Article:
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Title: Constitutive model development for flows of granular materials
Authors: Chialvo, Sebastian
Advisors: Sundaresan, Sankaran
Contributors: Chemical and Biological Engineering Department
Keywords: granular
Subjects: Chemical engineering
Mechanical engineering
Condensed matter physics
Issue Date: 2014
Publisher: Princeton, NJ : Princeton University
Abstract: Granular flows are ubiquitous in both natural and industrial processes. When com- posed of dry, noncohesive particles, they manifest three different flow regimes -- commonly referred to as the quasistatic, inertial, and intermediate regimes -- each of which exhibits its own dependences on solids volume fraction, shear rate, and particle-level properties. The differences in these regimes can be attributed to mi- croscale phenomena, with quasistatic flows being dominated by enduring, frictional contacts between grains, inertial flows by grain collisions, and intermediate flows by a combination of the two. Existing constitutive models for the solids-phase stress tend to focus on one or two regimes at a time, with a limited degree of success; the same is true of models for wall-boundary conditions for granular flows. Moreover, these models tend not to be based on detailed particle-level flow data, either from experiment or simulation. Clearly, a comprehensive modeling framework is lacking. The work in this thesis aims to address these issues by proposing continuum models constructed on the basis of discrete element method (DEM) simulations of granular shear flows. Specifically, we propose (a) a constitutive stress model that bridges the three dense flow regimes, (b) an modified kinetic-theory model that covers both the dense and dilute ends of the inertial regime, and (c) a boundary-condition model for dense, wall-bounded flows. These models facilitate the modeling of a wide range of flow systems of practical interest and provide ideas for further model development and refinement.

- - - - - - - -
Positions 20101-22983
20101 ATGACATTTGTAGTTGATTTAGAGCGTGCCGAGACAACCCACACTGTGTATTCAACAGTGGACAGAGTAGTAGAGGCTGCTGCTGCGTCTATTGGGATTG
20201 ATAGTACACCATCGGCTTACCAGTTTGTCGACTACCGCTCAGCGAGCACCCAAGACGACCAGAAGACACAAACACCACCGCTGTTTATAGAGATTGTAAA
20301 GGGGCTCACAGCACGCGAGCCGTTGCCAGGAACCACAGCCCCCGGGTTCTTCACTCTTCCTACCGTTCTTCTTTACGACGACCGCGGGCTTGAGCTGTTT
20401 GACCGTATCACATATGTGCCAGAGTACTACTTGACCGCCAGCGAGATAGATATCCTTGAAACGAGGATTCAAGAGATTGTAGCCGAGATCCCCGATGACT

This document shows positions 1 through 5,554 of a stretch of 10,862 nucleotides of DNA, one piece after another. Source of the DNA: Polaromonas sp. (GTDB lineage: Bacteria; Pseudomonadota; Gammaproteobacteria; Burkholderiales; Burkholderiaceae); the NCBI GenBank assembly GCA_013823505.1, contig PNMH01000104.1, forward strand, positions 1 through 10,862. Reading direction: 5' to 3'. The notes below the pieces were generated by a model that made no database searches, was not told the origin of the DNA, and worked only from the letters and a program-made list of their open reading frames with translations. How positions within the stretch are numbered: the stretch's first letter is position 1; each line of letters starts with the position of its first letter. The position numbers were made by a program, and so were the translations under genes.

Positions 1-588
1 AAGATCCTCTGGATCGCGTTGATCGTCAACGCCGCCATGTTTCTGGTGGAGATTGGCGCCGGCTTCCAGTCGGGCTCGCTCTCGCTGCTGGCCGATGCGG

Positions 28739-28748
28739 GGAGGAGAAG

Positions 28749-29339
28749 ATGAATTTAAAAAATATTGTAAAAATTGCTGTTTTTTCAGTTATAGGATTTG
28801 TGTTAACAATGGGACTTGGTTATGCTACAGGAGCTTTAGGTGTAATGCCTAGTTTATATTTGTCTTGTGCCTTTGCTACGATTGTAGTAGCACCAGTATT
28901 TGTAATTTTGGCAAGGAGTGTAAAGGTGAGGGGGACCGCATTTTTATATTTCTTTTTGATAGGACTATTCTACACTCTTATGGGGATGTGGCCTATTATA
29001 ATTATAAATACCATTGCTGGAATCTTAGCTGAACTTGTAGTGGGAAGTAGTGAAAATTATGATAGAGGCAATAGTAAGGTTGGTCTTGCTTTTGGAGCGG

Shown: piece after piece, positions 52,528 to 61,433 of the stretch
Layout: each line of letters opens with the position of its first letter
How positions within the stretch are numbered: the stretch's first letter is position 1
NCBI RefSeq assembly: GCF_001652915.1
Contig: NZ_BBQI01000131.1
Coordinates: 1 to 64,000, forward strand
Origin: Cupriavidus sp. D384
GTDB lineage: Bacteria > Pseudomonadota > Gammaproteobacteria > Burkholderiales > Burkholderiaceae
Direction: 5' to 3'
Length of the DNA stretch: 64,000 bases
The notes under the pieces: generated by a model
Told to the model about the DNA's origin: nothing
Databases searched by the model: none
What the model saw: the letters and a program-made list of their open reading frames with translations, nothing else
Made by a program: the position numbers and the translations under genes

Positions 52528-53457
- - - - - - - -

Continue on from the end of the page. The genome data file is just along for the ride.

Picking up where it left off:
Alternate format: The Mudd Manuscript Library retains one bound copy of each dissertation. Search for these copies in the library's main catalog
Type of Material: Academic dissertations (Ph.D.)
Language: en
Appears in Collections:Chemical and Biological Engineering

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